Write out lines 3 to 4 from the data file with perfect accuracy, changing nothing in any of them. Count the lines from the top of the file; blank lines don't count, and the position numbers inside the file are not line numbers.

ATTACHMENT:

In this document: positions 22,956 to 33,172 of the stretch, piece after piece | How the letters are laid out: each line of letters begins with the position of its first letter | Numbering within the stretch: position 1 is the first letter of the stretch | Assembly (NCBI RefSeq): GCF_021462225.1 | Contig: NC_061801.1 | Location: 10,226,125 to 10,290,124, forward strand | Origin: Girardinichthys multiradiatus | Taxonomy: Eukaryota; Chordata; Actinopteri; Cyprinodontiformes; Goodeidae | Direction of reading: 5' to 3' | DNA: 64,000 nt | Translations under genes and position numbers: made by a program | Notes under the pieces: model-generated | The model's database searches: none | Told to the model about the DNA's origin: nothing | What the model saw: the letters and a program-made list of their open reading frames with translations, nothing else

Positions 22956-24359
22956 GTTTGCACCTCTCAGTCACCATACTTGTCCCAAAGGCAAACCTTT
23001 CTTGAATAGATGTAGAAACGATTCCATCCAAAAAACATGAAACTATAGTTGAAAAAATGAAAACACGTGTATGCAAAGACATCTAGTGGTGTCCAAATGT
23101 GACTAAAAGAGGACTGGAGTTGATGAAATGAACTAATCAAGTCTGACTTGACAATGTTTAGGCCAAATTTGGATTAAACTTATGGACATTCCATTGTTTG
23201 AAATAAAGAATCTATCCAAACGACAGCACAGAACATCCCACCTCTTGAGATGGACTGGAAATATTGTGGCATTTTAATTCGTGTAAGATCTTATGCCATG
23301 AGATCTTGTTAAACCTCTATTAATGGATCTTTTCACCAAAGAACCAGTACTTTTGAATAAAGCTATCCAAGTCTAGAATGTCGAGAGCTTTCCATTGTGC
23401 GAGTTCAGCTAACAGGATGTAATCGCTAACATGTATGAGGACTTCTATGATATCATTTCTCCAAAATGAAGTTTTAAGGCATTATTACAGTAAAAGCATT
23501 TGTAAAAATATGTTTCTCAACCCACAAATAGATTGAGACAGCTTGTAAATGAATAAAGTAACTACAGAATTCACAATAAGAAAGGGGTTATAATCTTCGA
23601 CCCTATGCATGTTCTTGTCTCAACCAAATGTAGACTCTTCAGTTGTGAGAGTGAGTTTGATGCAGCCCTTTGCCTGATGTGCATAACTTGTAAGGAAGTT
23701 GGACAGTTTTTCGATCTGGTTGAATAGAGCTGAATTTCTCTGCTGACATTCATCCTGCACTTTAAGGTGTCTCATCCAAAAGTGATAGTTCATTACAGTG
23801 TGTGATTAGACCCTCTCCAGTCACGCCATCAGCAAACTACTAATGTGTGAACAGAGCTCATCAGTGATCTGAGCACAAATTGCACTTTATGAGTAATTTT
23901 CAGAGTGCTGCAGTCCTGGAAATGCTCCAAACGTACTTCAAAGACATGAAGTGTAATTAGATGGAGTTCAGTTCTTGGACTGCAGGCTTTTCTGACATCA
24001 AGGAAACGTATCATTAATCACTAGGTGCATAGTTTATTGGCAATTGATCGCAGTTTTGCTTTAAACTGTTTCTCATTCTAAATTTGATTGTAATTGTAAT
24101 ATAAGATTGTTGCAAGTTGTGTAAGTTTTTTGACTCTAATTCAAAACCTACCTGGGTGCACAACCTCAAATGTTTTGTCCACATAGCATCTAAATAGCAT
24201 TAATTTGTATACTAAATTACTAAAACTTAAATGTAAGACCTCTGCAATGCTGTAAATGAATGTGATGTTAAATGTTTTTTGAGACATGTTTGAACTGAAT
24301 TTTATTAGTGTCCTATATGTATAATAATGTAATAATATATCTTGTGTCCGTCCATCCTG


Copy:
22956 GTTTGCACCTCTCAGTCACCATACTTGTCCCAAAGGCAAACCTTT
23001 CTTGAATAGATGTAGAAACGATTCCATCCAAAAAACATGAAACTATAGTTGAAAAAATGAAAACACGTGTATGCAAAGACATCTAGTGGTGTCCAAATGT